Exhibition features drawings inspired by the art of Michelangelo.
Emily J. Hanson ’09 presented, “Expressive Faces, Contemplative Minds: Drawings Inspired by the Art of Michelangelo” at Randolph College’s Symposium for Artists & Scholars on April 18, 2009.
Hanson created the works under the guidance of her faculty mentor, Jim Muehlemann, associate professor of art, while an undergraduate student at Randolph College.
An abstract of the exhibition follows...
This exhibition reflects my visual and art historical studies of the art of Michelangelo Buonarroti, whose depiction of the human form still speaks to artists and historians alike. In this series I concentrate on his manner of depicting the aged compared to his youthful ignudi figures from the Sistine Chapel ceiling. Michelangelo was a man entirely conscious of his own mortality. His depictions of age show an acute awareness of both hand and mind in the powerful images of faces expressing deeply contemplative minds. We can only speculate about the contents of his mind, but what remains are glorious portrayals of entirely human figures, lost in the ruminations of a man marked by profound internal conflict.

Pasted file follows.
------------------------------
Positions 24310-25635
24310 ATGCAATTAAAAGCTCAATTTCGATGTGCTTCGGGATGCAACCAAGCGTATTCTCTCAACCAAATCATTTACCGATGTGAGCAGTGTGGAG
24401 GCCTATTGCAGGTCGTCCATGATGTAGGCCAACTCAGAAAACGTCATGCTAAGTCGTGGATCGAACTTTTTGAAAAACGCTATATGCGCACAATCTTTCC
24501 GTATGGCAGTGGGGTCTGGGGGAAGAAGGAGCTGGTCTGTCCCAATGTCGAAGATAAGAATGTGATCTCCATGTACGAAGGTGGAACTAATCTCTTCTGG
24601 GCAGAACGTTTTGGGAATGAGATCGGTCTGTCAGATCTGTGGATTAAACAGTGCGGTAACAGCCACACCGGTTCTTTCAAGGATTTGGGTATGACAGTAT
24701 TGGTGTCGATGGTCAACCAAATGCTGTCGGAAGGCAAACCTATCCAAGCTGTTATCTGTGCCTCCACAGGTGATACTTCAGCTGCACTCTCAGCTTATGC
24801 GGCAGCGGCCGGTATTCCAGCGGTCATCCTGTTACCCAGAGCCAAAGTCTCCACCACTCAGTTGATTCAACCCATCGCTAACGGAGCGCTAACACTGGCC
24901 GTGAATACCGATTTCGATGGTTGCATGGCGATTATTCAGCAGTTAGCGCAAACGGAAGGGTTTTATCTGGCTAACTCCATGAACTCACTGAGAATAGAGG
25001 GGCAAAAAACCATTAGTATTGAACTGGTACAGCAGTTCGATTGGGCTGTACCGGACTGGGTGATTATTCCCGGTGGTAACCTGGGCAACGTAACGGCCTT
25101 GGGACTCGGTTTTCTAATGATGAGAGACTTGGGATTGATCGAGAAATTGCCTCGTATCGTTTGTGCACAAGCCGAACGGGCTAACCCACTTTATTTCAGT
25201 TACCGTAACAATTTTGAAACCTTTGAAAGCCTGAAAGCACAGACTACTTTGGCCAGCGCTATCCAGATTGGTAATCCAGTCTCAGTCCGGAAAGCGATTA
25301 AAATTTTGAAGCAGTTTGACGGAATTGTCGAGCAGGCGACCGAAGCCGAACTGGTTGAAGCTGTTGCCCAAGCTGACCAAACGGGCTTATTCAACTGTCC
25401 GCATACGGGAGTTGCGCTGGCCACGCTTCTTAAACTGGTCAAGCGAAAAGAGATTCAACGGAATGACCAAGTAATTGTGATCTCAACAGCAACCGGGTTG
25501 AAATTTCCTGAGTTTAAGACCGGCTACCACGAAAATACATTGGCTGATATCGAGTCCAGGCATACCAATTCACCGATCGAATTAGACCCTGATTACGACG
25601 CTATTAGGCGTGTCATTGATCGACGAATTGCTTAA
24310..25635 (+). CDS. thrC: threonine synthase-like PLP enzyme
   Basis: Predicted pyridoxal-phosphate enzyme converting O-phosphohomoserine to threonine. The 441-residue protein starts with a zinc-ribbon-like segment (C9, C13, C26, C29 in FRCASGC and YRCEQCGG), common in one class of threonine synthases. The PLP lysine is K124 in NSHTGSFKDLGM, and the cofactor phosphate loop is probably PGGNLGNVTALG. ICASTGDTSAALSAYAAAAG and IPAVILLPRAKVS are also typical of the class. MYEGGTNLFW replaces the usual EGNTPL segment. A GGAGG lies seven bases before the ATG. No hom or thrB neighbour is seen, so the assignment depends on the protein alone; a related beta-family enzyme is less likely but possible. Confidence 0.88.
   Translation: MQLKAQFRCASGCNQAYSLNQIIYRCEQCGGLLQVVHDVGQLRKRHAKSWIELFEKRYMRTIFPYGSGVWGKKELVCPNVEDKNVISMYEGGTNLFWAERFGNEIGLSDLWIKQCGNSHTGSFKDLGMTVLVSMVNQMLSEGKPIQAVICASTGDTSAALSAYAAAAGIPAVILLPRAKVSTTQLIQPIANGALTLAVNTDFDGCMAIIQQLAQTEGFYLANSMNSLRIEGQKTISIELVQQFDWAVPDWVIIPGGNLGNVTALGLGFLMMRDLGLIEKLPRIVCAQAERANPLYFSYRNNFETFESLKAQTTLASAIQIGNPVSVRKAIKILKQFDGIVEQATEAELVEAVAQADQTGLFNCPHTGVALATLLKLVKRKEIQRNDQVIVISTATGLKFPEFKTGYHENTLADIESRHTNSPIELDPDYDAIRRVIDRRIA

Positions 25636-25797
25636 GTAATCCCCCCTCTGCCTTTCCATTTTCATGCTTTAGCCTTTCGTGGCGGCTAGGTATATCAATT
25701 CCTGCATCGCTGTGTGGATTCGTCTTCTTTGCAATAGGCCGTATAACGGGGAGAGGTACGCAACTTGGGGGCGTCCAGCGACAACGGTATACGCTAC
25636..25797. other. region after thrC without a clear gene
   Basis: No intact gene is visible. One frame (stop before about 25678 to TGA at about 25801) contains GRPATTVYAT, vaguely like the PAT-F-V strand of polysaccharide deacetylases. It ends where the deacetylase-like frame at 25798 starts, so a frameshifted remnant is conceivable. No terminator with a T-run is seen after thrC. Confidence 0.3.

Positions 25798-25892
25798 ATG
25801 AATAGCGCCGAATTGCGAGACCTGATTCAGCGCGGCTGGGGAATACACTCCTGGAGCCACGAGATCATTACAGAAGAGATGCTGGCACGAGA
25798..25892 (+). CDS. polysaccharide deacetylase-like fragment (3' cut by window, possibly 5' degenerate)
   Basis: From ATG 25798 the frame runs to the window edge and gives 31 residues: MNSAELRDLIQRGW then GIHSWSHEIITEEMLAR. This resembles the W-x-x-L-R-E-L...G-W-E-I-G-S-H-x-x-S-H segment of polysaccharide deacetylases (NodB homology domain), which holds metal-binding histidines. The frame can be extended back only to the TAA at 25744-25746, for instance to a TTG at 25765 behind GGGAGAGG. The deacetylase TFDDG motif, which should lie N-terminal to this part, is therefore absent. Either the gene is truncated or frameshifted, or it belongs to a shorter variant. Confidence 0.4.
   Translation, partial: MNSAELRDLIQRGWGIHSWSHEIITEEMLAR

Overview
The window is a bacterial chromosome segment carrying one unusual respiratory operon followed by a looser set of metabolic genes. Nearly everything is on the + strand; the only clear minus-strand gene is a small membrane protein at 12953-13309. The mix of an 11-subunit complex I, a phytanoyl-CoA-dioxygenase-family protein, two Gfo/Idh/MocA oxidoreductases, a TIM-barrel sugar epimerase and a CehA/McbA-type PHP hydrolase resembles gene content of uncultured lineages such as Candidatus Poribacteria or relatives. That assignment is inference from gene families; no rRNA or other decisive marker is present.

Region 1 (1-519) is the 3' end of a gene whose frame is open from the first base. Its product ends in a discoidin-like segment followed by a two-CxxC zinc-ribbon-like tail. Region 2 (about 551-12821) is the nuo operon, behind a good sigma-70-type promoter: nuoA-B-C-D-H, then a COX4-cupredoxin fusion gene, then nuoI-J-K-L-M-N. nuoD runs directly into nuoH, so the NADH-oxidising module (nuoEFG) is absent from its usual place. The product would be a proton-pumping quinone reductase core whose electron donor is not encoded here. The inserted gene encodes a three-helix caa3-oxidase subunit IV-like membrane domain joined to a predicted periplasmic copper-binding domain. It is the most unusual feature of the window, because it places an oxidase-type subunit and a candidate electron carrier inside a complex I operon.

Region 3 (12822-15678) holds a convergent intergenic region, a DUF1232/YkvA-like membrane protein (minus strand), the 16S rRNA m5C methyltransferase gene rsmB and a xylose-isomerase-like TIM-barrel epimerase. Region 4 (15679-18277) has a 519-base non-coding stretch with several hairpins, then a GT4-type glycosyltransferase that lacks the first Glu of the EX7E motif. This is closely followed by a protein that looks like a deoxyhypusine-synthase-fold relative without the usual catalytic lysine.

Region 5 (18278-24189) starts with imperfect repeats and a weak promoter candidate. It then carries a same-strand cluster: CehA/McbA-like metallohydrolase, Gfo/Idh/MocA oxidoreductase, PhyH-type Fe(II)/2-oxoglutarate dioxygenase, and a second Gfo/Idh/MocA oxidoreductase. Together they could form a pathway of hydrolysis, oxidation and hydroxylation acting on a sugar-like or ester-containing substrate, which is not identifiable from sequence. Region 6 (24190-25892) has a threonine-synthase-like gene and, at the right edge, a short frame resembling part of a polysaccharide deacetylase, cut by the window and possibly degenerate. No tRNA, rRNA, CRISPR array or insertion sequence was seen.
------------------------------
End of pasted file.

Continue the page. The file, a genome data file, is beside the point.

The Student Symposium of Artists and Scholars provides Randolph College students from all classes and disciplines the opportunity to present the results of their research, scholarship, and creative work to the entire College community and beyond.
The two-day symposium, modeled after a typical academic conference, features oral presentations of student research, readings of creative work, musical performances, and exhibitions of student artwork. The symposium also includes a poster session, reception and a keynote address from a noteworthy academic speaker.
Learn more at www.randolphcollege.edu/sas